Green Building Certification

Several rating and certification systems are used to evaluate how green buildings contribute to sustainability goals. Certification can improve accountability and help owners, designers and builders stay committed to their green goals. Certification is only a tool - buildings do not have to be certified to be considered green, and certification does not always mean that a building is truly sustainable.

Green Building Certification Programs and Tools
The following is a list of some of the more commonly used green building certification programs and tools:

Northwest Energy Star:  NW Energy Star homes are built to meet energy efficient guidelines set forth by the Environmental Protection Agency.

Energy Star:  Commercial buildings can also be designed to the Energy Star standard.

Earth Advantage:  Earth Advantage provides certification for new homes, commercial buildings and communities.

Leadership in Energy & Environmental Design:  The U.S. Green Building Council's (USGBC) rating and certification program.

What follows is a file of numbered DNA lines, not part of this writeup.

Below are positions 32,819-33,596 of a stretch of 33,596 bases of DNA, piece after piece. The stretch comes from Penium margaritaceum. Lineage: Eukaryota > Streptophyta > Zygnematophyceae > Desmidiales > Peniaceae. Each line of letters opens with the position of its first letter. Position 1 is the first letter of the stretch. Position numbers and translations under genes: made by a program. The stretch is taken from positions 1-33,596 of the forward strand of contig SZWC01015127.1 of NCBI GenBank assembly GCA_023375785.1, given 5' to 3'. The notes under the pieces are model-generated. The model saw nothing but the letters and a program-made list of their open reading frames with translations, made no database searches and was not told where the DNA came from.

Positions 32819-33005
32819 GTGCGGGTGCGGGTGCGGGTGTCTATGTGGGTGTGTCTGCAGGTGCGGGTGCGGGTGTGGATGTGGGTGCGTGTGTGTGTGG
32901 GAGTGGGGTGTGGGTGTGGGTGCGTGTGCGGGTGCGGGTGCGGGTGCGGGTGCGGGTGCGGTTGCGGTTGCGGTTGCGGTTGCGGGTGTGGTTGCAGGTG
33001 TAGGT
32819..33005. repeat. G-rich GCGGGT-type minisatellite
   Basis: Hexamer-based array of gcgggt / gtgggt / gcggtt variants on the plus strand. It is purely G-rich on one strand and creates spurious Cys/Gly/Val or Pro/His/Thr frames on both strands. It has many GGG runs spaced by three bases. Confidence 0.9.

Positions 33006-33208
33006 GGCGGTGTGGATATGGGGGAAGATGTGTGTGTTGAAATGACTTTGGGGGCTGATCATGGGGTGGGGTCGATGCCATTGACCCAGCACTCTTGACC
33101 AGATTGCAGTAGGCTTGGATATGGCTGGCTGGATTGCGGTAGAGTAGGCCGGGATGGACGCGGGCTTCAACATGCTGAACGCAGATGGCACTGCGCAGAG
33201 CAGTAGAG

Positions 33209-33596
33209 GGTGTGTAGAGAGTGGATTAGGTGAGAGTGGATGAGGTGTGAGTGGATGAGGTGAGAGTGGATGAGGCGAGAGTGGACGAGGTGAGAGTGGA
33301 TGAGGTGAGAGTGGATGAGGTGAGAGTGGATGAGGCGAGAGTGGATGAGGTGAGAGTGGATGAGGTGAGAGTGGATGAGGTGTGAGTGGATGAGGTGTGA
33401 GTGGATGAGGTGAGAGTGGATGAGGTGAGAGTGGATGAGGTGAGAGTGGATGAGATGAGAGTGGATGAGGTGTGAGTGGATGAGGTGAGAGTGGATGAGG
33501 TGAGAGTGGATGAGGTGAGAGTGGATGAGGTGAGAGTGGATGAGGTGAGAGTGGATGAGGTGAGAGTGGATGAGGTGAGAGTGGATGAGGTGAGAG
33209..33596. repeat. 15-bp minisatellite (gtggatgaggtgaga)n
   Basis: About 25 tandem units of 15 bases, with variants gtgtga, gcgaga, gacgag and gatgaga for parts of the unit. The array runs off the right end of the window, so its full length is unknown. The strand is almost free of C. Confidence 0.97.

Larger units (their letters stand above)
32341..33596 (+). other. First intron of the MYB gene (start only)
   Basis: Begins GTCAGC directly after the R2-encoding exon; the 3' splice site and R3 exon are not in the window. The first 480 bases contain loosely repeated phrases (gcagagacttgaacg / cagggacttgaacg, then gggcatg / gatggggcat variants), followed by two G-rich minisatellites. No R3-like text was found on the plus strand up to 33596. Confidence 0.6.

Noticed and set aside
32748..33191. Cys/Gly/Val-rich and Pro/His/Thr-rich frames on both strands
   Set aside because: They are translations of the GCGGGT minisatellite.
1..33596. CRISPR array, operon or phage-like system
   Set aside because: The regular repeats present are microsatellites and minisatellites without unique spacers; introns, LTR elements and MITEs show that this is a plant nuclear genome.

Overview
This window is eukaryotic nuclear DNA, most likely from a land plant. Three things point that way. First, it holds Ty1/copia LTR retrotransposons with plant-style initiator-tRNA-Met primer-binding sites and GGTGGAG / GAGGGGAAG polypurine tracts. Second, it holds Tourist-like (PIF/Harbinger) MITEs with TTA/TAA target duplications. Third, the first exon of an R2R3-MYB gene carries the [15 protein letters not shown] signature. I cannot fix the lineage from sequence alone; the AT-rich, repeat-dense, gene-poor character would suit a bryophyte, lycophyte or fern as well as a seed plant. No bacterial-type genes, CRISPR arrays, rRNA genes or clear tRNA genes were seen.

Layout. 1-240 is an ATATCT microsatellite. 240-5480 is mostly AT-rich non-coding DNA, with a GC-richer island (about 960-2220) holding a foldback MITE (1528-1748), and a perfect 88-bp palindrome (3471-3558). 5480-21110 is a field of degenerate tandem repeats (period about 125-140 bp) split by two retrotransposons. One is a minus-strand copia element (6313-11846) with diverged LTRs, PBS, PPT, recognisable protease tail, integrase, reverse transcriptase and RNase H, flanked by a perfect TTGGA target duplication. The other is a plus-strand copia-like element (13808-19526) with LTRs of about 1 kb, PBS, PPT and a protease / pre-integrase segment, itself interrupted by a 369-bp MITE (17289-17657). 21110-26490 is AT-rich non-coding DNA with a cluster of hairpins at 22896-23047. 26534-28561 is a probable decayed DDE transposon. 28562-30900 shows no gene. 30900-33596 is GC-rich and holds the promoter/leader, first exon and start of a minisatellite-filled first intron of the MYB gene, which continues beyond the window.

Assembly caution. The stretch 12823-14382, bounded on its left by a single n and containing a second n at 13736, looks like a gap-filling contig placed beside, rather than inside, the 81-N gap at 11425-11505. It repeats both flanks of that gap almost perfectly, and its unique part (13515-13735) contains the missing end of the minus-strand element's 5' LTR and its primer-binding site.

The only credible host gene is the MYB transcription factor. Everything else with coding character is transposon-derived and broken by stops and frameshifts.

Living Building Challenge: Cascadia Green Building Council has created this program to raise the bar and define a closer measure of true sustainability in the built environment.

Passive House: A Passive House is a very well-insulated, air-tight building that is primarily heated by passive solar gain and by internal gains from people, electrical equipment, etc.

WaterSense homes: WaterSense labeled new homes are designed to reduce residential water use indoors and out.

Indoor airPLUS Program: EPA created Indoor airPLUS to help builders meet the growing consumer preference for homes with improved indoor air quality.

Energy Performance Score (EPS): This tool can help home buyers make informed decisions when comparing new homes. The EPS provides estimates of of a home's annual energy use, utility costs and carbon footprint.